Sunday, January 24, 2010

Intrusion Or Protection? You Decide

If you have an account with Philippine National Bank through which you receive U.S. social security benefits via direct deposit, don't be surprised if you receive an unannounced visit by a representative of that institution.

That's what happened to my wife. The PNB agent stated that the purpose of this interview was to verify her identity and make sure that no one was impersonating her and misusing her social security income in the event that she had died or become incapacitated. Hence, this was a precaution that the bank was taking to protect both the customer and PNB itself. My wife forgot to ask the agent why there was no advance notice of this visit, but our guess is that the purpose was to catch a would-be imposter off guard.

However, some of the questions that the representative asked were a bit unnerving (or nervy) and had no apparent connection with my wife's bank account, such as her state of health, work history, the number of people at her residence, and dual citizenship holding if any. She duly answered the questions but felt uncomfortable about it and only did so based on the agent's indication that the PNB was conducting these investigations in conjunction with the Social Security Administration office at the American Embassy.

Subsequently, she contacted her Philippine National Bank branch and confirmed that these field calls were legit and will be conducted on a yearly basis. However, when in turn I contacted the the SSA at the Embassy to confirm their role in the matter, the reply was that the neither agency nor the embassy was connected with the audit and that they would get in touch with PNB to see what was going on. The SSA then called me back to report that the bank again confirmed the authenticity of the field calls. However, as per the agency's instructions, that in performing the audits bank was to refrain from invoking the Embassy's name.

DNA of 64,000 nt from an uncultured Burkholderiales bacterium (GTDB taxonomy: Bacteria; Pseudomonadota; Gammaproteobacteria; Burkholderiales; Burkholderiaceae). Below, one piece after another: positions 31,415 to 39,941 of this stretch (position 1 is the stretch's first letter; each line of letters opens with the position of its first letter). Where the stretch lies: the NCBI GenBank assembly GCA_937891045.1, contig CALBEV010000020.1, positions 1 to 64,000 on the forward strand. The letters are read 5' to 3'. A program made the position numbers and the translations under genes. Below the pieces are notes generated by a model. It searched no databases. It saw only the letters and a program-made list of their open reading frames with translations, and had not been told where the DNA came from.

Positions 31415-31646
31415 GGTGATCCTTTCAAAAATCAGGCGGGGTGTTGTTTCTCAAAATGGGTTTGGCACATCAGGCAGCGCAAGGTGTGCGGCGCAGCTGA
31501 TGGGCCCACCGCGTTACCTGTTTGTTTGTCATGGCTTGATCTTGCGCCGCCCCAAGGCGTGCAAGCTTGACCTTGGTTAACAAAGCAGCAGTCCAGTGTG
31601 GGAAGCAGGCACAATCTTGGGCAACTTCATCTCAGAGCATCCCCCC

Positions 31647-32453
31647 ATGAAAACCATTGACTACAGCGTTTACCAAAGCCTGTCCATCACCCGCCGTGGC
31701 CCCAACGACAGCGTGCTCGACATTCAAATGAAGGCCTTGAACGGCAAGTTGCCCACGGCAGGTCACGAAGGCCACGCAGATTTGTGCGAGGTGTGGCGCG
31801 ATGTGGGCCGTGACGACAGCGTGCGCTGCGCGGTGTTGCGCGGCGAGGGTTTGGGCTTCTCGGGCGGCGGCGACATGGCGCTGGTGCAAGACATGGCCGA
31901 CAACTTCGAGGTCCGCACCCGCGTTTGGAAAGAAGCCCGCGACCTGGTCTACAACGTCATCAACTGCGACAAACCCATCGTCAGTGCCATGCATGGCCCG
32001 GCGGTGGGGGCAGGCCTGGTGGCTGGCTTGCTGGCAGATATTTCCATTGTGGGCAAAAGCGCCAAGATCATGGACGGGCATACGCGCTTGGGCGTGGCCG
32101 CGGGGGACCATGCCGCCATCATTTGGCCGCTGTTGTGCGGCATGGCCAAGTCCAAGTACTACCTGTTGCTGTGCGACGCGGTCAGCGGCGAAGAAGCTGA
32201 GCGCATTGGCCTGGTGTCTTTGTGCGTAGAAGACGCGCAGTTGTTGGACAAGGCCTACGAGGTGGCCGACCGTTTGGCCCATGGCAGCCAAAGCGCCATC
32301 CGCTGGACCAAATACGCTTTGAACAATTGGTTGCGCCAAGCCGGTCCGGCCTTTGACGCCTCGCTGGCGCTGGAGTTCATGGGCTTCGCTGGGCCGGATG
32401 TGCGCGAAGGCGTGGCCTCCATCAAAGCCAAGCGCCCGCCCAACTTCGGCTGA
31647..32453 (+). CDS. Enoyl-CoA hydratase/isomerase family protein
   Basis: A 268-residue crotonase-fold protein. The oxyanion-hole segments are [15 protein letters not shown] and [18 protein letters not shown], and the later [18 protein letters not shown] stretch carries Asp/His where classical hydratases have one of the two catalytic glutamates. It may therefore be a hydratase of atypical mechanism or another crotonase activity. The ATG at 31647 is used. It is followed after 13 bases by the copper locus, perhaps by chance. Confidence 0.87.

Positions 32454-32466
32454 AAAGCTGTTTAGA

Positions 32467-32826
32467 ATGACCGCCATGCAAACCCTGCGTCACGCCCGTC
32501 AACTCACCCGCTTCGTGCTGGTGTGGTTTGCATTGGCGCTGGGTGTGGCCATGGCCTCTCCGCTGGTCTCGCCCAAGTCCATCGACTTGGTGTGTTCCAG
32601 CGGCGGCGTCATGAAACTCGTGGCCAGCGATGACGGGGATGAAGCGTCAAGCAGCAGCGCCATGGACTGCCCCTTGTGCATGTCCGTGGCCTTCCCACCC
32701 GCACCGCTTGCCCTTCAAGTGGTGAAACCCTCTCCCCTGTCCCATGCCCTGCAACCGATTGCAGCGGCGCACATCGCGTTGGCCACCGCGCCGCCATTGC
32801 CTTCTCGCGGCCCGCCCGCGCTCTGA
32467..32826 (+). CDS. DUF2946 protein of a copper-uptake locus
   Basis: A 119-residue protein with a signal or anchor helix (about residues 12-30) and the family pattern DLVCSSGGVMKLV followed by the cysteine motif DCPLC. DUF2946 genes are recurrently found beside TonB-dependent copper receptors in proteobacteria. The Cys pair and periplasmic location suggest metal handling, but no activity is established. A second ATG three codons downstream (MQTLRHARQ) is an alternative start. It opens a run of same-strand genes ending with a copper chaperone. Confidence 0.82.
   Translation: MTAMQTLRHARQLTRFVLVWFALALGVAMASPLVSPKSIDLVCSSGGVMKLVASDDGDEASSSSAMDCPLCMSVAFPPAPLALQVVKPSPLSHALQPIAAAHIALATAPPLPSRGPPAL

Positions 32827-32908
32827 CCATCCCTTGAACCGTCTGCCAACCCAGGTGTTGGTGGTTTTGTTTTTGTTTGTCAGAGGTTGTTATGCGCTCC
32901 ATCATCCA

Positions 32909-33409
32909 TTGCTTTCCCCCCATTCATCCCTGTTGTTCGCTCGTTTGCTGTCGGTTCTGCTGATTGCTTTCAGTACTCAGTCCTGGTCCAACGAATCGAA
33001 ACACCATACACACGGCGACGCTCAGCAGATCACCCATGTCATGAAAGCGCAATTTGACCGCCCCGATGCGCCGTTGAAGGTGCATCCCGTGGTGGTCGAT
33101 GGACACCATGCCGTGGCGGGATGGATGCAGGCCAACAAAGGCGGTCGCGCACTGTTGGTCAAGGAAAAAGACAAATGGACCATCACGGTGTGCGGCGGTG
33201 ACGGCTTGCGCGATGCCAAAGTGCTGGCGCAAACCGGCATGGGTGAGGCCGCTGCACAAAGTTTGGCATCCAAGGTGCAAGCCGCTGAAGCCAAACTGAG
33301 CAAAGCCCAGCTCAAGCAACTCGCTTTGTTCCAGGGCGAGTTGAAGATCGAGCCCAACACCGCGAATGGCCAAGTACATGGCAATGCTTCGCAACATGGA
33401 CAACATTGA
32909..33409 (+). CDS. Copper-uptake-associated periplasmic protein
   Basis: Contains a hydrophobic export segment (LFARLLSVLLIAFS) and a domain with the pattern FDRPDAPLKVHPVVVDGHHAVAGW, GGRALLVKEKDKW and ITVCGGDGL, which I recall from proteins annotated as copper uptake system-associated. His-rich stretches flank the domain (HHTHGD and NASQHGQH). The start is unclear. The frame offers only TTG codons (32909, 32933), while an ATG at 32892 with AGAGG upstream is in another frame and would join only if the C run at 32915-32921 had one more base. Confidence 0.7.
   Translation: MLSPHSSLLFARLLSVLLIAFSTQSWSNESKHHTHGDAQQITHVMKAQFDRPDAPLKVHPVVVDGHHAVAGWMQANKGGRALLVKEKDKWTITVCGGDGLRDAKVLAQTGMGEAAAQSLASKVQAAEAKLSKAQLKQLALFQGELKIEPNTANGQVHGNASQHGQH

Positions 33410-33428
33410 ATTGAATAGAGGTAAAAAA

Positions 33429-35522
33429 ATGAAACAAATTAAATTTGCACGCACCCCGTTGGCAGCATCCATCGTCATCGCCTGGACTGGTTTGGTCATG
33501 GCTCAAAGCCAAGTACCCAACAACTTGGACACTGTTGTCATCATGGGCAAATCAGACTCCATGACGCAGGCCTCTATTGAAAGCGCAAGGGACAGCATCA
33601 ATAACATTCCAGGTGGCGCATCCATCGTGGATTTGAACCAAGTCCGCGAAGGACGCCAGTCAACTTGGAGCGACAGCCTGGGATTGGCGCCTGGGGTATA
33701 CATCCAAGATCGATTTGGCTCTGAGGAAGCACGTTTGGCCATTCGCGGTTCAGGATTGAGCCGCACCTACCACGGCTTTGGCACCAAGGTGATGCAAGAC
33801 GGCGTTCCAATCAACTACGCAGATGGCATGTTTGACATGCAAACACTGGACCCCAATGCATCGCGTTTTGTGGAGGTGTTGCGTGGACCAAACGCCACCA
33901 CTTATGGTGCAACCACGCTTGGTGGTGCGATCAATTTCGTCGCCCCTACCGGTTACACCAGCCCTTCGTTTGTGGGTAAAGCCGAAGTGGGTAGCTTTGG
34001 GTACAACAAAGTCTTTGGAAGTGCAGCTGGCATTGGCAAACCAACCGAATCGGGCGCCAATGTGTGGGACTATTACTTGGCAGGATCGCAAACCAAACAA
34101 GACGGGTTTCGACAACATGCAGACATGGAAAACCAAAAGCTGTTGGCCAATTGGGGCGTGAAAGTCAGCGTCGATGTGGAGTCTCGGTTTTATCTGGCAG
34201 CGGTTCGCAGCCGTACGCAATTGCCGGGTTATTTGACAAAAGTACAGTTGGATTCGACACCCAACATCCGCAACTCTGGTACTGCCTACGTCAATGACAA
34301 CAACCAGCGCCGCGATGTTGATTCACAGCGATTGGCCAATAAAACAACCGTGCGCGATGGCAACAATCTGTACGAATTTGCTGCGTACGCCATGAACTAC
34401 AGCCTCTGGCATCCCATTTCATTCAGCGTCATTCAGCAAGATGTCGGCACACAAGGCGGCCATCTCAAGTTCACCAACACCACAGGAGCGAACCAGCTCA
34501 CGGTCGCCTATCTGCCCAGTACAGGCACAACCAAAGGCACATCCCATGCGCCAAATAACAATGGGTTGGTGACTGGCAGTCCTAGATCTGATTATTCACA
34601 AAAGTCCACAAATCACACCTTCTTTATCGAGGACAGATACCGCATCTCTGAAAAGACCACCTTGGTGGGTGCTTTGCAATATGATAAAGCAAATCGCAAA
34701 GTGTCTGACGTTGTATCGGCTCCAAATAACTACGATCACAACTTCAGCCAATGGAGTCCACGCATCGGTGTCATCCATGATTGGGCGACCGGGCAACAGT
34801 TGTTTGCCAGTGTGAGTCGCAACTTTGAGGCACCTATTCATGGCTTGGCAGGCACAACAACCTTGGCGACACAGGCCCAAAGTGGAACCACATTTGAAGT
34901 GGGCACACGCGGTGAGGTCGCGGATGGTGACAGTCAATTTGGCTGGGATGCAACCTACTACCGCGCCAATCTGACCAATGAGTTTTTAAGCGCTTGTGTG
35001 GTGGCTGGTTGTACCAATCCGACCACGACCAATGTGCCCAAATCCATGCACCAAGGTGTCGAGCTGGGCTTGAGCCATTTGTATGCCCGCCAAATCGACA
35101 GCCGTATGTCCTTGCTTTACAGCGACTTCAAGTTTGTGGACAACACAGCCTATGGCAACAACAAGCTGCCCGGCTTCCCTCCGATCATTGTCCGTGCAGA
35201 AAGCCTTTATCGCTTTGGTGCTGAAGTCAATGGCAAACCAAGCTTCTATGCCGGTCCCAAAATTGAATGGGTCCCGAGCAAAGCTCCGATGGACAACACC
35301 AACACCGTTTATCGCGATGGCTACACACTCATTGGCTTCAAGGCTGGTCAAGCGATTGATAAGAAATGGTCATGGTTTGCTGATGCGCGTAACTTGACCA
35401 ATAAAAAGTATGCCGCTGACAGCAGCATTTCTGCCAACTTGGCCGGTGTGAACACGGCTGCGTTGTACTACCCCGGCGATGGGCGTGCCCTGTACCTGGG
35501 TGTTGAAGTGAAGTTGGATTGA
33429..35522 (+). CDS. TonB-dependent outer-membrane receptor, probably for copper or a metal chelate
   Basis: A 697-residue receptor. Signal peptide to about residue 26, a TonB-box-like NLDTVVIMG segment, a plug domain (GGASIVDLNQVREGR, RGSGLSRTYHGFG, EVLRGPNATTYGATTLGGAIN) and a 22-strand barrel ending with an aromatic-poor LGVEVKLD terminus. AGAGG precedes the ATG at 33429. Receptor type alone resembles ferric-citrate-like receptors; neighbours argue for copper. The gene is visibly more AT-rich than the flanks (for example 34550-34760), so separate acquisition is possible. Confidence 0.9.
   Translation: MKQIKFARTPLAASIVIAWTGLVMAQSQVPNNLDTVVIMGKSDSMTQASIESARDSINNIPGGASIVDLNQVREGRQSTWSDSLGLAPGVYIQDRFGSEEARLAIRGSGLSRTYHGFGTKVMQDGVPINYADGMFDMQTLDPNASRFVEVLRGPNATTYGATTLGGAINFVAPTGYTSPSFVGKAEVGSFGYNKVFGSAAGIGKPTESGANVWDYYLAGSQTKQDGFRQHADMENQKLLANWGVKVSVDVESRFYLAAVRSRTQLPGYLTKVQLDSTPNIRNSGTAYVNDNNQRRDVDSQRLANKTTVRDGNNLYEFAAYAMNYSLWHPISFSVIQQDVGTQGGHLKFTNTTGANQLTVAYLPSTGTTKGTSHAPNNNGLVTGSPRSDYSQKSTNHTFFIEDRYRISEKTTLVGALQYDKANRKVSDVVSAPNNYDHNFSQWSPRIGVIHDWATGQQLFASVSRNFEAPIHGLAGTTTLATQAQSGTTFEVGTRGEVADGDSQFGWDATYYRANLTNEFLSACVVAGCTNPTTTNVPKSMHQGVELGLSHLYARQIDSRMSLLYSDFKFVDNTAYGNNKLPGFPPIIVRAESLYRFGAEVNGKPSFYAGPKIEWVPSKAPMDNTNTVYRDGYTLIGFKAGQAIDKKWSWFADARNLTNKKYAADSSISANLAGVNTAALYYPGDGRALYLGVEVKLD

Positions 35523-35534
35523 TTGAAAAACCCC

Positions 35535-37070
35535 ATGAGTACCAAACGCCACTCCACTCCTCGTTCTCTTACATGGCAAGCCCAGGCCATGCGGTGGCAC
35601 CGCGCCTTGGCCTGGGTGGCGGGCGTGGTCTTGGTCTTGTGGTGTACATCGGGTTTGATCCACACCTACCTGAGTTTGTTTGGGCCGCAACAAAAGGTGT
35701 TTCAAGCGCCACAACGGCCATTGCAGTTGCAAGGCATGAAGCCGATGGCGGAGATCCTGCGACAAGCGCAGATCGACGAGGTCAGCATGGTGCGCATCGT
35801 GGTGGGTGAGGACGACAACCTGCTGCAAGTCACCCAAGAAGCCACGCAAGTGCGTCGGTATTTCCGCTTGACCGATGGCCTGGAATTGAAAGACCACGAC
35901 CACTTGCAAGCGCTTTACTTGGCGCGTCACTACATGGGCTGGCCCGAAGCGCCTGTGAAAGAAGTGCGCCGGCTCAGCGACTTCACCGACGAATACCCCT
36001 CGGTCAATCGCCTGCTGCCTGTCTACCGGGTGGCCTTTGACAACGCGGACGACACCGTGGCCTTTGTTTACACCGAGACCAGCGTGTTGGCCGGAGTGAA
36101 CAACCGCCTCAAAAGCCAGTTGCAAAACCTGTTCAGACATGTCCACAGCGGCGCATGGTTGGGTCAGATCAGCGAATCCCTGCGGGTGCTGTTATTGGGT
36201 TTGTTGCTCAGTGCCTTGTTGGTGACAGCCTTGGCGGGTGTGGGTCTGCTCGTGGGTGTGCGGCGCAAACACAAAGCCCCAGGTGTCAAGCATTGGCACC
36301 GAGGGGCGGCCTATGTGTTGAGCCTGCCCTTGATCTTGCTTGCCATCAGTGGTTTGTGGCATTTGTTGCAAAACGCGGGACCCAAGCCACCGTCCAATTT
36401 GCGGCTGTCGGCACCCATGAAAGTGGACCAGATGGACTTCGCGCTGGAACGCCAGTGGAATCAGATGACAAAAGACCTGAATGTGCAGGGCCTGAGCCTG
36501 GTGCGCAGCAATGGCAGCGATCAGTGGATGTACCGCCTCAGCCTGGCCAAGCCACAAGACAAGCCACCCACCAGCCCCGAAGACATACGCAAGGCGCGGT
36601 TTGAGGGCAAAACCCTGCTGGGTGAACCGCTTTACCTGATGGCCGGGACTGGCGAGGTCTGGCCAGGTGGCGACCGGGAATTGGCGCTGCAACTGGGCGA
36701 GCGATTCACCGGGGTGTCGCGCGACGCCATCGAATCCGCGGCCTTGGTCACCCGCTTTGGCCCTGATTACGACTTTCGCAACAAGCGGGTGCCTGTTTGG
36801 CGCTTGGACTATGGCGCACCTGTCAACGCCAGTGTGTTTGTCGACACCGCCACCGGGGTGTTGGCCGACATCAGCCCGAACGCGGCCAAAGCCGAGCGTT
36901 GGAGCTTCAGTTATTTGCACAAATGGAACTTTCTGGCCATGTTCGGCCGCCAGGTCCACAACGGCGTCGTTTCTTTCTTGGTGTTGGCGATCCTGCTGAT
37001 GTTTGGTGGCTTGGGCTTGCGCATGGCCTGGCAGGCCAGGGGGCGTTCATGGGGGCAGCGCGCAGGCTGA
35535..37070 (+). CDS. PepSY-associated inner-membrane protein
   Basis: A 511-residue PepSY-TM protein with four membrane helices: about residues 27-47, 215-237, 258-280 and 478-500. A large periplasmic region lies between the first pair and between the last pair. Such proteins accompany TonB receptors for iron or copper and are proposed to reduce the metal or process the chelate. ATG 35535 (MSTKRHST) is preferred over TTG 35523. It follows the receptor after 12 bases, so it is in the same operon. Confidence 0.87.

So I suggest that you contact your PNB branch to see if in fact you can expect their knock on your door and if so to tailor the visit to your schedule, not to theirs. This of course will also furnish you with opportunity to inquire in advance about the kind of non-banking data that they intend to collect and for you to determine whether or not you wish to disclose such information. After all, in the end shouldn't it be your own decision as to how much of your personal privacy--if any-- you are willing to compromise?


CebuAngloBoy said...

Rick, I would definitly call this an "intrusion." Why is PNB concerned with someone possibly cheating the American SSA? Not PNBs problem! -- especially if they
weren't apparently asked by USA authorities to check into the situation.
Wonder if American's having direct deposit of SSA funds at Citibank are being intruded upon like this.
Perhaps your wife should look into transferring her account over to them!

By the way, HAPPY BIRTHDAY! May you have many many more & remain in good health in the meantime!

Secular Guy said...

Thanks much for your reply,CAB. Changing banks can be a hassle here. Nevertheless, I hope that this incident will prompt her to do so anyway. PNB is way to big for its britches.

And thank you for the birthday wishes. Turning 65 is a bit scary, so appreciate the salutations.

Alan said...

Bank had no right to do that. How do you say "Get the f*** out of my house" in Tagalog -- or is it Ilocano?

Be of good cheer. The 60s are the most difficult decade besides adolesence. But if you have gotten this far and not been struck down by genetic/environemtal diaease or accident, you've already got reason to believe in many more years of survival (which I wish you).


Secular Guy said...

Hi Alan

(it's Tagalog). I think that part of the problem is that my wife was caught off guard. Had she known this was coming, she would have been proactive.

I agree, the sixties are a defining time. Whatever time I have left, I would rather have it defined by quality than quantity.